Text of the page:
UnNews:Hugh Laurie Suffers Injury, Contracts Foreign Accent Syndrome
25 May 2007
By Ed Nivek
Laurie, the Golden Globe-winning star of Fox's House, suffered a brain injury on May 20th, leaving the actor with a rare condition known as Foreign Accent Syndrome. Fox executives state that, while filming an episode of the medical drama, Laurie (in character) twirled his cane vertically. On one of the takes, the actor misjudged the cane's position, sending it into the back of his head and knocking him unconscious.
He was rushed to UCLA Medical Center, where doctors discovered a small bruise on his brain in the area that controls speech function. The doctors determined that his life was not in danger. However, when he awoke the following morning and began speaking, he spoke with an American accent.
"We originally believed he thought he was still on set," said executive producer David Shore, who was at the hospital when Laurie awoke. "However, when he began to freak out about the way he was speaking, we began to suspect that something was wrong. I mentioned this to him, and when he proceeded to stand up and start choking me, that confirmed it."
"Needless to say, this further confuses an already confusing situation."
Confusing indeed. It's especially confusing for those unfamiliar with the actor's work in British television in the 1980s and 90s, most notably as George on the last two series of the Blackadder programs. Most now know the story of Laurie having to create his American accent for the show.
The situation for Laurie, however, doesn't end there. On May 22nd, the actor returned to work on the set in Burbank. He figured that he would only have to speak naturally to get the desired accent. However, taping of the episode had to be halted when he wouldn't stop speaking with a British dialect.
"I've become conditioned," Laurie said, "to try to speak in a different accent than my own. Despite my attempts to speak normally, I naturally switched to speaking a different dialect, which happened to be British. I've never gotten such odd looks in all my life."
When asked how the events made him feel, Laurie sighed and said, "I've come to terms with it a bit. At least I didn't wind up sounding French. Just in case things don't get better, I'll start learning to reverse my patterns." He then attempted to say "Stiff Upper Lip." However, it still came out with an American accent, so he became depressed and started chugging a bottle of Jack Daniels.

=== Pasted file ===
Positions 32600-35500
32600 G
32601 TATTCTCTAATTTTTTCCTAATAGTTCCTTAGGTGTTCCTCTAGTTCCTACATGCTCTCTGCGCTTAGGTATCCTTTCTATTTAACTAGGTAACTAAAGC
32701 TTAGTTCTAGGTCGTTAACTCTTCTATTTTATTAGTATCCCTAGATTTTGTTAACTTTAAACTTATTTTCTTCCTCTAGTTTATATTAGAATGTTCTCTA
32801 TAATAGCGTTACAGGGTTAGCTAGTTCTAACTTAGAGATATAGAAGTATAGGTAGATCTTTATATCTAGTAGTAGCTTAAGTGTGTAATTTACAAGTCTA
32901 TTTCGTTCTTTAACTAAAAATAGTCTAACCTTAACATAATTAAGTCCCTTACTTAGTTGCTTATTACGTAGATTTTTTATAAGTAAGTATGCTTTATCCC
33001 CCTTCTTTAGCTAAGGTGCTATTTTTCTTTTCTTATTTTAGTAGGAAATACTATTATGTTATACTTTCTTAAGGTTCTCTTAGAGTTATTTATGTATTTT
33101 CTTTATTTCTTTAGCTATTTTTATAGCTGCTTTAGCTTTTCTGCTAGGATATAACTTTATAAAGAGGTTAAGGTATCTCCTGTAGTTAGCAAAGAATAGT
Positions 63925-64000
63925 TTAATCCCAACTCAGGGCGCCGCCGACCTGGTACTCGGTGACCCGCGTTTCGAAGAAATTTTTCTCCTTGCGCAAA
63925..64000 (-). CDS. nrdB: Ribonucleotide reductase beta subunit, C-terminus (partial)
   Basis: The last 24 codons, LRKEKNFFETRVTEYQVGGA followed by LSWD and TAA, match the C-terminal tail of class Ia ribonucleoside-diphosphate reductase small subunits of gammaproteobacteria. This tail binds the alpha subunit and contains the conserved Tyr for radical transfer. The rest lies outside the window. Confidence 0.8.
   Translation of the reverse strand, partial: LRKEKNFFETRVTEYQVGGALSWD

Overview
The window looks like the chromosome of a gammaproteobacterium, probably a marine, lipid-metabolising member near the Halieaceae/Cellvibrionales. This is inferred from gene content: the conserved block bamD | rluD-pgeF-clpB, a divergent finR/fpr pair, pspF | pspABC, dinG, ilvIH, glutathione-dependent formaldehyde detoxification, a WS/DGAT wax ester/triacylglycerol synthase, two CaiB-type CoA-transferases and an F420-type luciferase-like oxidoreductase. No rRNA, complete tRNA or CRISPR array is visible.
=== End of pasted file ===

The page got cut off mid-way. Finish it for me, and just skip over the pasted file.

Laurie isn't the only one completely astounded by this incident.
"It makes my head hurt," one fan said after hearing the news. "I had just gotten over the fact that he sounded American but wasn't. Now, I don't know what I'm going to do. It's too confounding. I may just throw my television out the window and go read Moby Dick. It's sure as HELL less puzzling than this."
Doctors said they will take a wait-and-see approach with Laurie. If he doesn't get better after a few weeks, they said drastic measures may have to be taken. These measures may include another knock to the head to reverse the process or subjecting the actor to a ninety-hour Monty Python marathon.
Meanwhile, producer David Shore isn't sure what he'll do with the actor next season. He said that Laurie won't return for the season finale, and to take attention away from the issue, they'll kill off Omar Epps' character. When asked why, Shore said, "Meh, he's used to it. Saves us from contract renegotions, too."
- Hugh Laurie "'Hurrah!' Said the Fat, Flatulent Ghent." Poppies Publishing, September 13, 1998
- Omar Epps "How to Play a Doctor who Dies." County General, Inc., October 31, 2000
- Ed Nivek "Why I'm Not Bullshitting You." Confusion, Inc., March 31, 2000